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My Life in Words

On Imus, WPLJ

April 10 , 2007

This Tuesday morning, April 10, 2007, I got in the car to go to work and turned on 95.5 WPLJ (a NYC radio station, for those unfamiliar). To my atonishment, I came in at the very beginning of a conversation during which the two DJs, Scott and Todd, but mostly Scott, expressed their outrage at the way Don Imus has been treated recently. The situation, Scott said, had him "steamed." Not only was it said that what Imus had said about the Rutgers women's basketball team really wasn't "that bad," but at one point it was discussed that if the two terms, "nappy-haired" and "ho," hadn't been used together, people wouldn't have been offended at all.

What follows is the letter/email I wrote to the program directors of WPLJ, explaining why I will no longer listen to that particular radio station (a decision which I believe anyone who values human dignity would take):

I am writing to express my disgust at the conversation I heard on the morning show on my way to work today (Tuesday, April 10).   The conversation was regarding Don Imus' comments on the Rutgers Women's basketball team and the outrage that has followed.   I was appalled to hear your DJs defending his flagrantly racist, sexist, and disrespectful comments and coming remarkably close to expressing their support for the man they referred to as "a legend."   In specific, Scott questioned whether what was said was really that bad.  

I find it to be intolerable when a public personality, like Imus, in today's society, makes such unwarranted, blatantly racist, sexist, and indefensible comments against upstanding people who have done nothing to incite criticism or derision and are not in a position to defend themselves against them.   I further find it unconscionable that your DJs are seeking to diminish the ramifications and impact that such comments can have on your listening audience and society in general.   The use of the term "nappy-haired" to refer to any black person and the term "ho" to describe any woman are indeed "really that bad."   Used alone they are exceedingly disrespectful and offensive. Used together as they were, they demeaned everything these young women had worked for and achieved, and reduced them to a couple of racial, sexual slurs.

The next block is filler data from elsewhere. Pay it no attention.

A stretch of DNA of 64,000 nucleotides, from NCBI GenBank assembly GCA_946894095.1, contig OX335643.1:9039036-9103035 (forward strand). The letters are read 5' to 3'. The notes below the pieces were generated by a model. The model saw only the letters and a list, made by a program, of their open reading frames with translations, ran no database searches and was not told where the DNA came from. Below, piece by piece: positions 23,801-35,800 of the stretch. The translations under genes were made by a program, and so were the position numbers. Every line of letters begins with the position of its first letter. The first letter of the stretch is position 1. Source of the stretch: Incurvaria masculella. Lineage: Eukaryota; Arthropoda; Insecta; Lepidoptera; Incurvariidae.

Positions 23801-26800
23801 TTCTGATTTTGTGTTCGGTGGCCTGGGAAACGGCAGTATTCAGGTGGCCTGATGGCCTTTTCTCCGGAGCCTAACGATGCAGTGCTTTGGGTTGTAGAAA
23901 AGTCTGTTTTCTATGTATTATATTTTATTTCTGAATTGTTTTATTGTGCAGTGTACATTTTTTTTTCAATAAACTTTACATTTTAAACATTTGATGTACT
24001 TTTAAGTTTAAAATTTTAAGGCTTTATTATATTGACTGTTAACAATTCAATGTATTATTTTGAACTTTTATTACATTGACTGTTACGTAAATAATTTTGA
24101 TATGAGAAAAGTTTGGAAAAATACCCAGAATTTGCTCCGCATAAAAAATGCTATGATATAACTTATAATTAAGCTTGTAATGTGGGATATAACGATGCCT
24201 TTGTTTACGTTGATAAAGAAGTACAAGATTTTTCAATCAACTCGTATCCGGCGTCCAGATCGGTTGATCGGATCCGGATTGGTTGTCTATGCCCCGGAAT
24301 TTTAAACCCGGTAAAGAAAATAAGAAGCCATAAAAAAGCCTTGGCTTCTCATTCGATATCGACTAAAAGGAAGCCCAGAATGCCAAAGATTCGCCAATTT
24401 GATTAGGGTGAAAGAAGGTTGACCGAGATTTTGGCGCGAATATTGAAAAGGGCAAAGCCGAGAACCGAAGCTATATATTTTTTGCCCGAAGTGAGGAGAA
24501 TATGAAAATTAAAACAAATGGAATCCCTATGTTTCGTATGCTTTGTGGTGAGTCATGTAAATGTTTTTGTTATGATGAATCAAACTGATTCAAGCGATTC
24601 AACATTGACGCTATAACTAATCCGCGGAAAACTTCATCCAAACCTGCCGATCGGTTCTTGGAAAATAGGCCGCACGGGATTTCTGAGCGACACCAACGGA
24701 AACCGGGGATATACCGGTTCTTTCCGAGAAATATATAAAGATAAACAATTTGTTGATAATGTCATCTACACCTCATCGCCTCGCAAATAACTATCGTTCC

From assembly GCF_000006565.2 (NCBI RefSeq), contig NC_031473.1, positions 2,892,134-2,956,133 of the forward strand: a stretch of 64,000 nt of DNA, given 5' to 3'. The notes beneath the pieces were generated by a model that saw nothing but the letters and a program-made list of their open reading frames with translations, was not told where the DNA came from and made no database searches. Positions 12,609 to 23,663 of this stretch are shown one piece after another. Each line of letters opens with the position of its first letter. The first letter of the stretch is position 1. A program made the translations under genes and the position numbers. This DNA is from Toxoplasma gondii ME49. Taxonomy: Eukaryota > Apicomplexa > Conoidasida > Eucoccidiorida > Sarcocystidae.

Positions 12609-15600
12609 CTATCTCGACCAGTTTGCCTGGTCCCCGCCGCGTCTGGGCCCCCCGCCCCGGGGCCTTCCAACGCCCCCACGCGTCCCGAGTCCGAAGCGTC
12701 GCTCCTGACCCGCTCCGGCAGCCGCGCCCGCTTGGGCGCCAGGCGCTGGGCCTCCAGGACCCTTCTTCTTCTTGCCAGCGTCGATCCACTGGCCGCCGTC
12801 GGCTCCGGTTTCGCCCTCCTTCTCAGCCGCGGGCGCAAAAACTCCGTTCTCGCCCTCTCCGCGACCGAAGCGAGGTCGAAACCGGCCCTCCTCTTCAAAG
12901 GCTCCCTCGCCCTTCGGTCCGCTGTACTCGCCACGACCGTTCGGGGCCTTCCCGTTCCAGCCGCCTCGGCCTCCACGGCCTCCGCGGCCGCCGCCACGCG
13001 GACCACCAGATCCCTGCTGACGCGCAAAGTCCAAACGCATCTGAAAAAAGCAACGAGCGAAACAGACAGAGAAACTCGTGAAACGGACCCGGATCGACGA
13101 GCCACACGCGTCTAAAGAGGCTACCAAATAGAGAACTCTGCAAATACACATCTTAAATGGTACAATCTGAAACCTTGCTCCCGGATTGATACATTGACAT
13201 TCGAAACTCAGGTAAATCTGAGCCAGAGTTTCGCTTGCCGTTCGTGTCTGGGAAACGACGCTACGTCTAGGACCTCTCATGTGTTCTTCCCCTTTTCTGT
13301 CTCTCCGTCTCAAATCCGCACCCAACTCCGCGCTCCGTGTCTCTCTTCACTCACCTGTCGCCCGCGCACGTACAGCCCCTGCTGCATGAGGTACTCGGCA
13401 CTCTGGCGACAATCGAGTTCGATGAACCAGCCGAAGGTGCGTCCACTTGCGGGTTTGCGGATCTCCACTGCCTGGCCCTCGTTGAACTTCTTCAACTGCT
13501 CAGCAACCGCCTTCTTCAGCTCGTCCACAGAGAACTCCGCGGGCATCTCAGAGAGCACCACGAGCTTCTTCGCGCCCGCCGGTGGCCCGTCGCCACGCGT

At one point, either Scott or Todd made a vague remark about listening to "these other guys talking about white people," or something to that effect.   I found that this only deepened my sense of offense.   First, they offered no evidence or specifics to back up this claim, making it nothing but a baseless opinion.   Secondly, even if said statements were true, "they did it first" is not a legally or socially acceptable reason for any sort of behavior in the United States - outside of a playground sandbox.  

Finally, the discussion about Al Sharpton's own motives in berating Imus on his own radio show was, to me, the last straw.   I acknowledge that there are many people on both sides of many issues that have doubts about Sharpton's motives.   However, no matter what one thinks of Sharpton, it has no bearing on Imus' initial comments and their effects.   Using it in any attempt to deflect their offensive nature instead only serves to magnify it.

By this point it should be obvious that I have been completely turned off to listening to your radio station.   I will not demand an apology.   Even if one were given, it would not change what was said and its authenticity would always be in doubt.   Instead, I am simply seeking to explain why I will not be a WPLJ listener any longer.   I cannot in good conscience lend my support to any person(s) who supports racism and/or sexism in any form, and I cannot support those who sponsor them.   I have spoken to several of my friends and colleagues and they have all had similar reactions.   I hope in the future you will consider the impact of the conversations regarding race, sex, and other social issues that your DJs have on the air.   In this case they have lost you at least several previously loyal listeners.

Sincerely,

My name here

 

 

 

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